Six scholars speak with one voice in this engaging yet comprehensive presentation of the seven main traditions in world religion. Its ten chapters make it an ideal choice for courses in length from one quarter to one semester. Each chapter follows this organization: beliefs, practices, history, contemporary perspectives, and source readings. Supporting end-of -chapter material helps to frame the material and encourage further inquiry. Expertly written and constructed, this text offers unparalleled flexibility for instructors.
Roger Schmidt was most recently chair of the Department of Religious Studies at Hsi Lai University (Rosemead, Ca.), a university grounded in Buddhist traditions and values. He is a graduate of the University of Redlands and the Claremont Graduate School. He taught philosophy and religion for thirty years at San Bernardino Valley College and Crafton College, retiring as a professor emeritus in 1993. A prolific scholar and researcher, he continues to explore religious traditions in Asia and beyond.
In addition to academic studies, Gene Sager brings to this text the experience of living as a scholar and translator in Japan. He has translated articles by Kyoto University's Keiji Nishitani and authored numerous articles on environmental issues and Asian religion. He received the faculty award for teaching excellence at Palomar College (May, 2001).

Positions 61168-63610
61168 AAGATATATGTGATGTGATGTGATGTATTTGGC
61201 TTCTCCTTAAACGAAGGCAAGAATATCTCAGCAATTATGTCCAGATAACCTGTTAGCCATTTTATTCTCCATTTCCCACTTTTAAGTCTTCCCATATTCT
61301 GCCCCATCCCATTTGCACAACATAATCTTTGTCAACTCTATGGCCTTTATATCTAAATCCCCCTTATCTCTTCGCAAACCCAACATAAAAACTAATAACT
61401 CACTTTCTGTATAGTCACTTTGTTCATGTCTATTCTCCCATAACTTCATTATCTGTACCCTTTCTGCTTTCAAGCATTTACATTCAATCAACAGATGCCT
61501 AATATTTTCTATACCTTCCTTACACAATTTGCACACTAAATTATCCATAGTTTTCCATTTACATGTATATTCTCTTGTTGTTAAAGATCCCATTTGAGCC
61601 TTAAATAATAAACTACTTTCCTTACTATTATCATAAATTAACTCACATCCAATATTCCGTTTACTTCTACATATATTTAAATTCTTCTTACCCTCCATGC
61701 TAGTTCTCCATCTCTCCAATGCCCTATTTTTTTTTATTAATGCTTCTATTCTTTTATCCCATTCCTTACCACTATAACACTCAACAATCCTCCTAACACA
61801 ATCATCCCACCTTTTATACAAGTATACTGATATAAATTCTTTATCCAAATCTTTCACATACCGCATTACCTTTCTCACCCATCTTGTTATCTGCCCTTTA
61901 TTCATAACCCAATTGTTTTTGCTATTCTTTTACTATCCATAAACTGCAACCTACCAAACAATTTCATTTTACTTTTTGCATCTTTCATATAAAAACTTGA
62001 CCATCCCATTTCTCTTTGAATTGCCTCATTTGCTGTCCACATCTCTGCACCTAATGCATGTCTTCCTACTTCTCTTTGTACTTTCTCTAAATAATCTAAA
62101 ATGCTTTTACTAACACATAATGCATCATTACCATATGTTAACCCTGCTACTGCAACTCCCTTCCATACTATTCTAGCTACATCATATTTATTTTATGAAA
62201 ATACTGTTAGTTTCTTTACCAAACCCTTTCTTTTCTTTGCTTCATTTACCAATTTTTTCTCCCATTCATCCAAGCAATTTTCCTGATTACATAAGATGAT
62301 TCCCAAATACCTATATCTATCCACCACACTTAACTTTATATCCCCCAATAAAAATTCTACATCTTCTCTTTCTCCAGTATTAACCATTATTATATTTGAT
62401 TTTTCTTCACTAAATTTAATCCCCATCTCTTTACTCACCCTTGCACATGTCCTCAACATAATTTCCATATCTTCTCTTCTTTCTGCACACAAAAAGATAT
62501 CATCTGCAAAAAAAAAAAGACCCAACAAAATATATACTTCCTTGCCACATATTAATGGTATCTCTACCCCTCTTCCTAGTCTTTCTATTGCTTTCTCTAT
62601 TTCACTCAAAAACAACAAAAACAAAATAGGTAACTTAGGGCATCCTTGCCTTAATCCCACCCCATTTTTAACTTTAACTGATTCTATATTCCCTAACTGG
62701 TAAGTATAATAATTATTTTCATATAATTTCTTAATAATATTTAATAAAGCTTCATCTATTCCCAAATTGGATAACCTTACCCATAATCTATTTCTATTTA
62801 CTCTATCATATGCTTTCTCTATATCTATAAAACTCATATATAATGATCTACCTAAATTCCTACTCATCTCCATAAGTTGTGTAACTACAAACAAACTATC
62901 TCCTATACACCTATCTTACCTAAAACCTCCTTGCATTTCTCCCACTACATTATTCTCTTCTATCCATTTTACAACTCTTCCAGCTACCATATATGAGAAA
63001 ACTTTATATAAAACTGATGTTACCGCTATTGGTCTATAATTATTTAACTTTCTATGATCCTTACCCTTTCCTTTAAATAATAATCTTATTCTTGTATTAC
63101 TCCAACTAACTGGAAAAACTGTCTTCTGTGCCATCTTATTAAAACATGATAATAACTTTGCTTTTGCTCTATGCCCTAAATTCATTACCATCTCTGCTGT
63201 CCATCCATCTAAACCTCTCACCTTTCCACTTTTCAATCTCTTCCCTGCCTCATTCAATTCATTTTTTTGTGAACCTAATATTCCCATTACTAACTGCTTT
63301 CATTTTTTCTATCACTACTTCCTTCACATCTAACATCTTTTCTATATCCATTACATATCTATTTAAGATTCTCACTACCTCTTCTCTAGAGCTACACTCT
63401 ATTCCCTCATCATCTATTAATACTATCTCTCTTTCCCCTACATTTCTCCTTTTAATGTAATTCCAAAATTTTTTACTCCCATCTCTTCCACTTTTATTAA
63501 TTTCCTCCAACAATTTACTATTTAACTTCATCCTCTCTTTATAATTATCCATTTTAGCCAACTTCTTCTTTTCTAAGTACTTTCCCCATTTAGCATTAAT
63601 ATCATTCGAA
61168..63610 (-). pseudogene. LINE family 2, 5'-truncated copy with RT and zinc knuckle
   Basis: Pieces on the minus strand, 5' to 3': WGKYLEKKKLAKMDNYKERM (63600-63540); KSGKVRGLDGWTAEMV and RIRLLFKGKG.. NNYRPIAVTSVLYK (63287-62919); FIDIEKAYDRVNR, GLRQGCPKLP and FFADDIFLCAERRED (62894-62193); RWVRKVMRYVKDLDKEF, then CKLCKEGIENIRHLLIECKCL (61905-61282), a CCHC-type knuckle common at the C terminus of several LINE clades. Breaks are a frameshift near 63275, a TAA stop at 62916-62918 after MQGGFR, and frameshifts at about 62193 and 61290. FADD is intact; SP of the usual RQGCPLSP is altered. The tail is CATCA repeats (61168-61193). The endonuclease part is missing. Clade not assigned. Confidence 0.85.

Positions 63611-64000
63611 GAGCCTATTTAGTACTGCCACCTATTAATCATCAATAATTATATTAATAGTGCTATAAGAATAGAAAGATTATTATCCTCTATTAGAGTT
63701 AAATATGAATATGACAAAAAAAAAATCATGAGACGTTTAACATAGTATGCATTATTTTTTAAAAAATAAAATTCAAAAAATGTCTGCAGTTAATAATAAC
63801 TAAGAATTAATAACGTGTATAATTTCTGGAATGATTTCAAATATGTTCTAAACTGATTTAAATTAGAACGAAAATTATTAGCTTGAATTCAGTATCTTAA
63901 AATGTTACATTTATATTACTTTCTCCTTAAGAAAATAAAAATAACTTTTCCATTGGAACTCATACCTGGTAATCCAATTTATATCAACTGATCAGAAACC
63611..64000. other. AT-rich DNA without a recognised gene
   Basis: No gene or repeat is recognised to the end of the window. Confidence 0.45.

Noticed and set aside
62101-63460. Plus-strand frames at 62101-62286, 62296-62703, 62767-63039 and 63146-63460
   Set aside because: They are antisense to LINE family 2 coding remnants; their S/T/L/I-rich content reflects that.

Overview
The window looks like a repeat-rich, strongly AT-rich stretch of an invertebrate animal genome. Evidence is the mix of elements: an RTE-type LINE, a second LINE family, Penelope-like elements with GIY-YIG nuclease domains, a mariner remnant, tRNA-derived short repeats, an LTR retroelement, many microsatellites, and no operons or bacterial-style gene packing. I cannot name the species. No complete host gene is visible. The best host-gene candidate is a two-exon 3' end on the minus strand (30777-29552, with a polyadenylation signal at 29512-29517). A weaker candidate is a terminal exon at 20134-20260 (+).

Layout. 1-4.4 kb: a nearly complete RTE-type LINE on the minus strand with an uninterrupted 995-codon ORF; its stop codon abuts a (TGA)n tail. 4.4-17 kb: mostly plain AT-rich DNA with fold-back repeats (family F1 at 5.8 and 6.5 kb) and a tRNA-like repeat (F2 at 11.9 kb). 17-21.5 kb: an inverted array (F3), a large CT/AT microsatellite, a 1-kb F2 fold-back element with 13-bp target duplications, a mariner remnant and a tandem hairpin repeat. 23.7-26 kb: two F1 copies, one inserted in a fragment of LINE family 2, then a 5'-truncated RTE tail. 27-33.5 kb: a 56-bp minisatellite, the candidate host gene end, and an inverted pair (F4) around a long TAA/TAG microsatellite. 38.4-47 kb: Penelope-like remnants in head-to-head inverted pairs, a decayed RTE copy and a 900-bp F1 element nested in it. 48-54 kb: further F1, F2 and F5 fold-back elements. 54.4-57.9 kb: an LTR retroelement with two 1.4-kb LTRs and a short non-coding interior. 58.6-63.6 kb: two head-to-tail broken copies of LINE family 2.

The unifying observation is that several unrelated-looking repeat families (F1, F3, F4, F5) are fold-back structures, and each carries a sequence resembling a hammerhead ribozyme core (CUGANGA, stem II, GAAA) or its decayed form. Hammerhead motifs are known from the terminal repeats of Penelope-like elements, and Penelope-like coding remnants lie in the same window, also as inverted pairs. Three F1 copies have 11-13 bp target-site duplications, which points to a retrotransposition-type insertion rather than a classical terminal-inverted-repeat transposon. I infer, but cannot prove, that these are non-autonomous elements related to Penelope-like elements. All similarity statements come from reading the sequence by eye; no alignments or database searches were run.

Gerald Carney is the Elliott Professor of Religion at Hampden-Sydney College. He received his Ph.D. in the history of religions from Fordham University, and has published widely on Vaishnava devotional traditions, religious aesthetics, interreligious dialogue, and on Baba Premananda Bharati, an early Bengali Vaishnava missionary to the West.
A. Charles Muller is a professor in the Faculty of Humanities at Toyo Gakuen University in Chiba, Japan. His primary field of study is Korean Buddhism, having received his Ph.D. from the Program in Korean Studies at SUNY Stony Brook. He is presently engaged in a number of other Buddhist translation projects, as well as in compiling web resources for teaching and research, most of which are housed at his web site, Resources for East Asian Language and Thought (www.acmuller.net).
Kenneth J. Zanca is professor of Religious Studies at Marymount College, Palos Verdes, California, He received his Ph.D. from Fordham University, where he studied systematic theology with a concentration in Christian Ethics. He has published widely, including a text book for Contemporary Moral Issues classes entitled How to Arrive at a Considered Opinion. His research passion is American Catholic History, and he has published extensively in this field to leading journals and magazines. In 2008, his most recent book was published, The Catholics and Mrs. Mary Surratt: How They Responded to the Trial and Execution of the Lincoln Conspirator.